Downtown maintenance must be improved. There are two general options which could improve maintenance:
1. Public Areas – A Special Improvement District could be formed (also called a Business Improvement District (BID). This is a special taxing district wherein an additional level of service can be contracted for beyond that available to the rest of the city. Such a district is authorized by the Ohio Revised Code Section 1710. Here is an example of why such a BID is suggested: The City and the Chamber of Commerce has asked every owner to sweep the sidewalk area in front of their building into the street every Thursday. The city has hired a street sweeping company that then sweeps the street every Friday morning. The problem has been that few owners have regularly swept the sidewalks. Litter, leaves, and debris are scattered in many areas, particularly in stairwells, around steps, corners and tree pits. If a Special Improvements District was created the city would assume responsibility to clean these areas on a regular basis, just as we do the street, thereby enhancing the image of the city and the downtown, but the property owners would pay for this additional level of city service.
Likewise, additional services such as police, paving, etc. could be contracted for.
2.Private Areas – A minimum maintenance ordinance could be developed which requires owners to keep their buildings and property in an adequate state of repair or condition so as to insure the public’s health, safety and welfare. This minimum standards code could address such items as requiring painting, structural integrity, etc.
The "stakeholders" in this matter need to come to the table and enter into discussion of these issues. A logical starting point could be a meeting between City Council/Officeholders, Planning Commission, Zoning Board of Appeals, Architectural Board of Review, Chamber of Commerce Board of Directors, and the special Zoning/Planning Committee, if there is interest by any of these. The issues could then be broadened to reach the owners in the downtown area, the general public and community leaders. These meetings should be directed at the various issues and approaches set forth herein and the addition of other identified issues.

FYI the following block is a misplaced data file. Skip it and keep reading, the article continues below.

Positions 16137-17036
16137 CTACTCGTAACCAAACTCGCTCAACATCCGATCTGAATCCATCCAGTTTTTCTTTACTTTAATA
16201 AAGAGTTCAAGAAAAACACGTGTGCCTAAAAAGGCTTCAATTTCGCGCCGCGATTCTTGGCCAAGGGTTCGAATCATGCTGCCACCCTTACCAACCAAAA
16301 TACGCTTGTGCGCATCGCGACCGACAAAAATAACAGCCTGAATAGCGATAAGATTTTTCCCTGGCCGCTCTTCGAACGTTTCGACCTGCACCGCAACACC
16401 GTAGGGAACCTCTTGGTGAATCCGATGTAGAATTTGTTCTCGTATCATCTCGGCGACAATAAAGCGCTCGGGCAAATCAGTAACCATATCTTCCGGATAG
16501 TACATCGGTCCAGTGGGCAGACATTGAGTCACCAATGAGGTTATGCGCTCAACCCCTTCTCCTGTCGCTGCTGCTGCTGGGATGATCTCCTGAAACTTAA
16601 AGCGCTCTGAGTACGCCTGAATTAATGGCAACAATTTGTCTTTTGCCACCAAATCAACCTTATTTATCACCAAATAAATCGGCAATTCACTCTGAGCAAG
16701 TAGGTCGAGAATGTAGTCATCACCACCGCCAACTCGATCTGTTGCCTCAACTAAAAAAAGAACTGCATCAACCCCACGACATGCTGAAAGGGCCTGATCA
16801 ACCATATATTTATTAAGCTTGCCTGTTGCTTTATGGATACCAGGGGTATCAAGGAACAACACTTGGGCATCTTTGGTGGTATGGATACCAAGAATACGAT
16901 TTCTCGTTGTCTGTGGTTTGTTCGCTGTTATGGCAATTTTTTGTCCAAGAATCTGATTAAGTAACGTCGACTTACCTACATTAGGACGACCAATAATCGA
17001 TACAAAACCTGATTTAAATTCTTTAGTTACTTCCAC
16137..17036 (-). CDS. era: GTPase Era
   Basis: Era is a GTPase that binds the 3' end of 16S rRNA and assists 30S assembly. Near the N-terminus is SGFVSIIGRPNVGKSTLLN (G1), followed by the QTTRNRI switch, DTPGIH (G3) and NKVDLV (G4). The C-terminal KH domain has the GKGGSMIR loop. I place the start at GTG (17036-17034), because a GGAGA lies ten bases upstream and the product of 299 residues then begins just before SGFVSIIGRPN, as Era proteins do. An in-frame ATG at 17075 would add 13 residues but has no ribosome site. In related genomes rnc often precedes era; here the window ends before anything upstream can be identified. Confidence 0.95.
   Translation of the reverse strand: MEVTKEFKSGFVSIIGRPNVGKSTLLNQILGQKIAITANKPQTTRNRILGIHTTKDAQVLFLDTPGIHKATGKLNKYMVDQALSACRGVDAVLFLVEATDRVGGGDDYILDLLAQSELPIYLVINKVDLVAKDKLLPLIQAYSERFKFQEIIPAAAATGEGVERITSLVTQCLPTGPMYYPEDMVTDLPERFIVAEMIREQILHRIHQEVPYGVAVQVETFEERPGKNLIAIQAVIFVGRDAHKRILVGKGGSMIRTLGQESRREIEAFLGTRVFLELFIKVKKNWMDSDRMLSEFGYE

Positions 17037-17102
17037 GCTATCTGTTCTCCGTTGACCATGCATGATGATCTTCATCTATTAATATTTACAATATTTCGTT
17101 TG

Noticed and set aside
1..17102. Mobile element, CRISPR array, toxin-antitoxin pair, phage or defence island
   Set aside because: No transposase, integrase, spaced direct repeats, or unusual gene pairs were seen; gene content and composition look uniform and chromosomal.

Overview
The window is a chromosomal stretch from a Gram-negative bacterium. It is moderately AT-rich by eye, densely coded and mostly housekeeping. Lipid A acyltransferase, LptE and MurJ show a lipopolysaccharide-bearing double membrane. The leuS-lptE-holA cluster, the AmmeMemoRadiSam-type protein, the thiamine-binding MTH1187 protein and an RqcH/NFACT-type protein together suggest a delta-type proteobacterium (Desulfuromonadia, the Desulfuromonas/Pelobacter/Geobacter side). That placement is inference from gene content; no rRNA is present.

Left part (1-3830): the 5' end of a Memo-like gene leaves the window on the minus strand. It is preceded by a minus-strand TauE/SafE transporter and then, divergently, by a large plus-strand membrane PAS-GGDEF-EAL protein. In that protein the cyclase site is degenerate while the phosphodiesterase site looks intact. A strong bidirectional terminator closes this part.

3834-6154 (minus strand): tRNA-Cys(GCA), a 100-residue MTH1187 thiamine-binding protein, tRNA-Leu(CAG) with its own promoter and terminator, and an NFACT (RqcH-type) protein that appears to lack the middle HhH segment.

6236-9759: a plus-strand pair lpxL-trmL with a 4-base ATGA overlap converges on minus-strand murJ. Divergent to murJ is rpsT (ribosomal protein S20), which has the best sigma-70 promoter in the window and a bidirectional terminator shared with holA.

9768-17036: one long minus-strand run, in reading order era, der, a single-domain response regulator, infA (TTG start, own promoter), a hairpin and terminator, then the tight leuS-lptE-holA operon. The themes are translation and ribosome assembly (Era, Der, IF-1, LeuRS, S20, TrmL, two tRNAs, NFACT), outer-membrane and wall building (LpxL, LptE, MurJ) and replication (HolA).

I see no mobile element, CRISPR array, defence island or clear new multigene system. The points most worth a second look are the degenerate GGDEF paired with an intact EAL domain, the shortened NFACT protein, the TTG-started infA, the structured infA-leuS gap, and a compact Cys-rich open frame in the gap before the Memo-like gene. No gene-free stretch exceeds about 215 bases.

Once a plan is reached, a policy can be formalized by plan, ordinance, procedure, etc.
A starting point is to send this plan, at least in summary form, to the aforementioned groups (i.e., Mayor, Council President, Council members, Chamber members, etc.) Then one of these should arrange a meeting to discuss it. If only one person, or one group is interested in an additional downtown program and improvements, there is no point in proceeding. Alack of interest will result in a return to the type of conditions prevalent in the early 1980’s, such as declining public infrastructure, buildings and retail.